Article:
New Island Emerges From the Sea

New Island Emerges From the Sea

New Island Emerges From the SeaPakistan was rocked by two earthquakes last month, the first measured 7.7 on the Richter scale and the second a 6.8. This devastating natural disasters were the cause of over 500 untimely deaths and destroyed thousands of homes.

The quakes hit a particularly impoverished area of the country and affected six different districts, Awaran, Kech, Gwadar, Panjgur, Chaghi and Khuzdar in the province of Baluchistan.

Many of the houses were devastated as they were built with simple materials such as tin and mud. About half an hour after the first quake a local fisherman described seeing something strange rise out of the water, we now know today that it is in fact an island that is essentially mud propelled up from the sea bed.

Geologist Bill Barnhart, from the United States Geological Survey, describes what it needed to create an island of this nature, “You need a shallow, buried layer of pressurised gas—methane, carbon dioxide, or something else—and fluids.” He continues, ‘When that layer becomes disturbed by seismic waves, the gases and fluids become buoyant and rush to the surface, bringing the rock and mud with them.’

The mud island, now name Zalzala Koh, is approximately 160 meters in length and rises about 20 meters above the water surface. It is covered by dead sea life that burst out from underneath the sea.

Additionally, the mud volcano is still releasing toxic and flammable gas, but that is not stopping the visitors from flocking.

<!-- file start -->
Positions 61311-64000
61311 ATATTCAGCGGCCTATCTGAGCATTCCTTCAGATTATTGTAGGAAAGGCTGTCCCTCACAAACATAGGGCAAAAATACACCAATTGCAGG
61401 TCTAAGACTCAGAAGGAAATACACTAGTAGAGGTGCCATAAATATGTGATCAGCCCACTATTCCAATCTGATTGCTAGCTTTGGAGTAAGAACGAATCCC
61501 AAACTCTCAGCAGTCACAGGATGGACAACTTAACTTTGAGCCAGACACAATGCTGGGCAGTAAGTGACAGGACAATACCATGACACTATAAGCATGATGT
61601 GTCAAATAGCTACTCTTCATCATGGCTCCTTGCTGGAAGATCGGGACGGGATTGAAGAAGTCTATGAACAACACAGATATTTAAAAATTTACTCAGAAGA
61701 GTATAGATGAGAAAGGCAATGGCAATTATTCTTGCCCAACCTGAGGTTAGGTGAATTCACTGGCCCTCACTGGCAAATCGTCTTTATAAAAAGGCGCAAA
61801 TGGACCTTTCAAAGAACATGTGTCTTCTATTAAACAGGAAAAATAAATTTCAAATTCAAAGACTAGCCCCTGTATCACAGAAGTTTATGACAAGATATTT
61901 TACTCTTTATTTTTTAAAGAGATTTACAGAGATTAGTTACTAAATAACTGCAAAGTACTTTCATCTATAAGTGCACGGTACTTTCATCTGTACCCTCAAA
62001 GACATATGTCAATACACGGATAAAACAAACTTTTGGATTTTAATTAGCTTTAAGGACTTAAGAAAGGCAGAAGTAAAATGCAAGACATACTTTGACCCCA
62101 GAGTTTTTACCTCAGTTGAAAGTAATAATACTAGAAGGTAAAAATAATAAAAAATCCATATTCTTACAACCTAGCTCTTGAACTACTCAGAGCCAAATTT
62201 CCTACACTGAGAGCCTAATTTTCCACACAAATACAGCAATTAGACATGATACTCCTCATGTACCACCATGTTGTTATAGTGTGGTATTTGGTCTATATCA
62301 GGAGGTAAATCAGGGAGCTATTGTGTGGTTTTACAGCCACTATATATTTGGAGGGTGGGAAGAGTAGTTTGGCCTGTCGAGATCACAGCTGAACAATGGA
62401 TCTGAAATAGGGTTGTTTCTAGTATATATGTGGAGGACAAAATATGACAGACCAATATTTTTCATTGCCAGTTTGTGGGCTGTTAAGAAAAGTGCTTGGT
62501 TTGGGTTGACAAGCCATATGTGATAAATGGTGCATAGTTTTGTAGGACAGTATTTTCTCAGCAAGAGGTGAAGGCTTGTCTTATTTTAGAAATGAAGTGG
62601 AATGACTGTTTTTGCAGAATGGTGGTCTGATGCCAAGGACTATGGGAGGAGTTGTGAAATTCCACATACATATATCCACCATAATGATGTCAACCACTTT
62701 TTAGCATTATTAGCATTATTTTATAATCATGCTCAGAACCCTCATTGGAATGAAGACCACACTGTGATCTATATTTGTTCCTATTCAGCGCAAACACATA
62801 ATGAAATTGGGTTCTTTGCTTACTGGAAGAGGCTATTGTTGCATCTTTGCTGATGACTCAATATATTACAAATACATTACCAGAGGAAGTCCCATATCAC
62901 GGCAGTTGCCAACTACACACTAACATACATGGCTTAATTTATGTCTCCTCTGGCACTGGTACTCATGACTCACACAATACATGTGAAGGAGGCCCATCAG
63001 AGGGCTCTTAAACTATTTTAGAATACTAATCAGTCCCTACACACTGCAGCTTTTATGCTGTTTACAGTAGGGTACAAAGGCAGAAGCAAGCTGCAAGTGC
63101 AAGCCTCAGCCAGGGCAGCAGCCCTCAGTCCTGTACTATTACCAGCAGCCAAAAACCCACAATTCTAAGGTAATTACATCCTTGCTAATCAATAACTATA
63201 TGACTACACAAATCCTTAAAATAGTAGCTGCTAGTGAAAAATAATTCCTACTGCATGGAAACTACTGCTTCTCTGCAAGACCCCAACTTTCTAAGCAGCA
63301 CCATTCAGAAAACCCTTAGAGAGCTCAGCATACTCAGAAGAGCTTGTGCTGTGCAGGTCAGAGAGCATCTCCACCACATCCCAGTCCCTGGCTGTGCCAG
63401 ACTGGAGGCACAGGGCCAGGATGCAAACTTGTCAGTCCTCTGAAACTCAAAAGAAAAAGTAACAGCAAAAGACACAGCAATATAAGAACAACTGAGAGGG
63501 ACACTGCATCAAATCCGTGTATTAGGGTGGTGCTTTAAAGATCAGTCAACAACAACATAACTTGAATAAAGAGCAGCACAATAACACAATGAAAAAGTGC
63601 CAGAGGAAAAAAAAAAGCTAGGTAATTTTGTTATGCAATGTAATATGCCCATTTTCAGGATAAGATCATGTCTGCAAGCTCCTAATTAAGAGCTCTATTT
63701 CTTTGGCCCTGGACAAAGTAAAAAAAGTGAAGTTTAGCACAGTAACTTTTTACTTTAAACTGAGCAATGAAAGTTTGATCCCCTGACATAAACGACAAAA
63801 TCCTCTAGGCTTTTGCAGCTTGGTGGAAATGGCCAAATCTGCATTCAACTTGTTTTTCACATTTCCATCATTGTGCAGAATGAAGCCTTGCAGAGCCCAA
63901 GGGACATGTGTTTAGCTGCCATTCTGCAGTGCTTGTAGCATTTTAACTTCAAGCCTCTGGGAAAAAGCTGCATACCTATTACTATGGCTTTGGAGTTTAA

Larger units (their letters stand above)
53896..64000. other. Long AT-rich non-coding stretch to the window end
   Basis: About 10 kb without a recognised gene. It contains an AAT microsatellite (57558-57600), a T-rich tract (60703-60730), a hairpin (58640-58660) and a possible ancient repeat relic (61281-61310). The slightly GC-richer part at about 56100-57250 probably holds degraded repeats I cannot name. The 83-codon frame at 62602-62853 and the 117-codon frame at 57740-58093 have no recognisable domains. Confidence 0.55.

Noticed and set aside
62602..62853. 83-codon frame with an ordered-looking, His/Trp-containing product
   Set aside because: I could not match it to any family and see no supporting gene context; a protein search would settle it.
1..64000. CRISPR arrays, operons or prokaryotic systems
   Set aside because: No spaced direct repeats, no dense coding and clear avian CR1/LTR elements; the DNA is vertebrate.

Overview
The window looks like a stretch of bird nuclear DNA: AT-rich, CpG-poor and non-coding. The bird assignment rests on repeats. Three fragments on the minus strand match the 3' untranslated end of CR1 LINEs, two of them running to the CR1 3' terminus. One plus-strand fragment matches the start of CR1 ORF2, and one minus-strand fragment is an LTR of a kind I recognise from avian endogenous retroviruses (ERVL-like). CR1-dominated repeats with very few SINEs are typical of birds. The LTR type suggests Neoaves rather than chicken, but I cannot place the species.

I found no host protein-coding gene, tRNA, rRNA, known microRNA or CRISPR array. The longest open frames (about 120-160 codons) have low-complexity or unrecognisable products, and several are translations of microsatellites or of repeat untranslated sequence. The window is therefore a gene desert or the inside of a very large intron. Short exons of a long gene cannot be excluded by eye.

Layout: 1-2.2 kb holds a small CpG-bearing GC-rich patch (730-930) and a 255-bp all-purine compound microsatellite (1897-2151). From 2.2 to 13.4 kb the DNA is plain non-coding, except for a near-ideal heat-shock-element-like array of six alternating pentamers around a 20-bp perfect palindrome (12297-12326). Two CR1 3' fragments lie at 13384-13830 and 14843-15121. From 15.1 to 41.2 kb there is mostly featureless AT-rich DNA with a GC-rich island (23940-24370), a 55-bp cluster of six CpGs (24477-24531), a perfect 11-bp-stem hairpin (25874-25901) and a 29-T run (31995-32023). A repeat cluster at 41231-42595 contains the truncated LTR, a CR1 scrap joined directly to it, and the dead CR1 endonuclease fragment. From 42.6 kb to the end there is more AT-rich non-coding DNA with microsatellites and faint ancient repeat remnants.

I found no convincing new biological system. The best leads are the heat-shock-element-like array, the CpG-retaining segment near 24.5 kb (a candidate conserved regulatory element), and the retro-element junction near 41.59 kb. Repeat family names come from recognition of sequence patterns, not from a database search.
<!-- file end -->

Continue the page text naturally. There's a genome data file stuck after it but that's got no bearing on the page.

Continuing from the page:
The plates that are responsible for the earthquakes and ultimately the mud island is also the reason for a number of other mud volcanoes in the sea. The boundary between the Eurasian plate and the Arabian plate faces a lot of friction and subsequently causes the natural disasters that the region faces.

This is not the first island to emerge from the sea in the region. After two separate earthquakes in 1945 and 2001, similar, temporary, landforms rose from out of the water.

The estimated life time for Zalzala Koh is one year. Scientists predict that with the tides from the Arabian Sea will likely wash away the mud and sand gradually lowering the height of the island.

Similarly, when the gas pocked from beneath the mud volcano cools, it is highly likely that the crust of the structure will collapse sinking back into the sea.

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